e other natural wonder.
“There aren’t many times in this life when you’re challenged to the max; where it can be about survival and the things you learn from that, which are little treasures to keep forever. The reality is that you should live every day as if it’s your last and make the most of every minute, and if you want that to be on a mountain, then that’s what you should do.”
Horne feels she has become a mentally stronger woman, maturing and gaining confidence in many areas of her life. “I have such great appreciation and respect for other cultures and for the simple and most beautiful things in life. Being in the mountains gives me clarity, freedom and truth. It’s where I feel truly alive.”
Roberts didn’t realise the extent of her commitment and how training would become so important. “I don’t miss any sessions. On my first weekend hike in the Blue Mountains, I was exhausted and thought I couldn’t do the climb. When I reached the top, I swore (something I just do not do), then I looked down at what I had done and was amazed. I even rang my husband to let him know, then had a little cry. It was such a great achievement, let alone climb the highest mountains in the seven continents. And, yes, I still have a cry when I climb these mountains.
“To people my age who may have put off doing things because of age, thinking they wouldn’t be able to keep up or may feel embarrassed, let me say — get out there and give it a go. You do not have to be the fittest, fastest or oldest to reach your goals. I have just started really achieving something — getting fitter, going to other countries and meeting lots of great people.”
For Westaway, the friendships are the essence of the project. “We go to amazing places and do amazing things with amazing women who like to test themselves physically and mentally. This puts massive pressure on relationships and, like any close relationship, it can be challenging but also enriching.”
“I think what makes Mum’s Kick different is that, not only can you be fit for high-altitude mountain adventures and learn new skills,” reflects Jones, “but you undertake all this with a diverse group of great women. The team spirit that forms and bonds through these shared special experiences definitely helps get you to the top.”
For Doyle, the friendships are very important. “You get very up close and personal on a mountain. There are no places to hide when you are sharing such close proximity in a tent. When Di and I were in the tent on Aconcagua at high altitude, we had to urinate in plastic bags. If you did not have a strong bond with the person you were tenting with, you would worry about these personal hygiene issues. As it was, we used to laugh about it a lot.”
Doyle says she has learnt that it’s the little things that matter most: kindnesses, a shared look, a shared sunrise, getting everyone to the top or up as far as they are able and helping along the way.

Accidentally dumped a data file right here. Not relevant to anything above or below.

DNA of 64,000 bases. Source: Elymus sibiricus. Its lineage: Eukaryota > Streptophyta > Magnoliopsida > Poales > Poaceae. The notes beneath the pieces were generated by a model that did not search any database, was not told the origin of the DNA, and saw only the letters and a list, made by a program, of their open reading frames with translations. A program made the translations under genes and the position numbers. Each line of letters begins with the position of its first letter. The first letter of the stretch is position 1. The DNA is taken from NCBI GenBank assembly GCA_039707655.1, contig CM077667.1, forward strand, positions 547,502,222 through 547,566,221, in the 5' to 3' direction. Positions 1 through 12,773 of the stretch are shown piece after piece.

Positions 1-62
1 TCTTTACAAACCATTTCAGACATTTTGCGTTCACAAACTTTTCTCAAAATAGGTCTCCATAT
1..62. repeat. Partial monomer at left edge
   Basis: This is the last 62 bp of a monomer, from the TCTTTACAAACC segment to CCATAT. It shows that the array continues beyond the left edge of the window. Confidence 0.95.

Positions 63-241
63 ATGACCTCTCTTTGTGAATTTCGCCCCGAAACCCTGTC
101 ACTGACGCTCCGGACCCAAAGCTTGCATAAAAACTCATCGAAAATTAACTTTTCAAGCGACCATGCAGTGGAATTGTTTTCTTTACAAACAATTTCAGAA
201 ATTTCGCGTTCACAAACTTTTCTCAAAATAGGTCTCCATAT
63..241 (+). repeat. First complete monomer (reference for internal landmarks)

The depths and heights of inspiration
“Standing on the summit of Europe’s highest peak with the other fantastic girls was an extraordinary and memorable experience,” recalls Horne, “and also a very emotional one. Not just because of Sue, but also my father, the inspiration of my life, is dying of terminal brain cancer, so my days left with him are coming to an end. He encourages me to keep living my life the way I choose, despite his illness.”
Doyle has learnt about making the most of every minute. “I have gained a great sense of achievement. It’s a fabulous feeling setting goals then going out there and just doing it.”
Days in obstructed childbirth can cause a hole, or fistula, in the birth passage, the bladder and sometimes the rectum. As a result, the woman constantly leaks urine and excreta, giving off an offensive odour. In Africa and away from medical facilities, a girl with fistula injuries will be abandoned or avoided by other people, experiencing a life of rejection, separation, loneliness and shame.
In 1958, Australian doctors Reg and Catherine Hamlin developed a delicate surgical technique that, in most cases, results in a complete cure. Since then, more than 24,000 women have been treated and cured at the Addis Ababa Fistula Hospital, which also trains doctors from other developing countries. More than 1200 patients are operated on each year. All are treated free of charge.
W: www fistulatrust.org.
Fred Hollows Foundation
The Fred Hollows Foundation is a non-government organisation that seeks to eradicate avoidable blindness in developing countries and to improve the health outcomes of Indigenous Australians. The Foundation carries on the vision of the late Professor Fred Hollows whose mission to improve the eye health of poor and disadvantaged communities was driven by a commitment to fundamental social and economic change.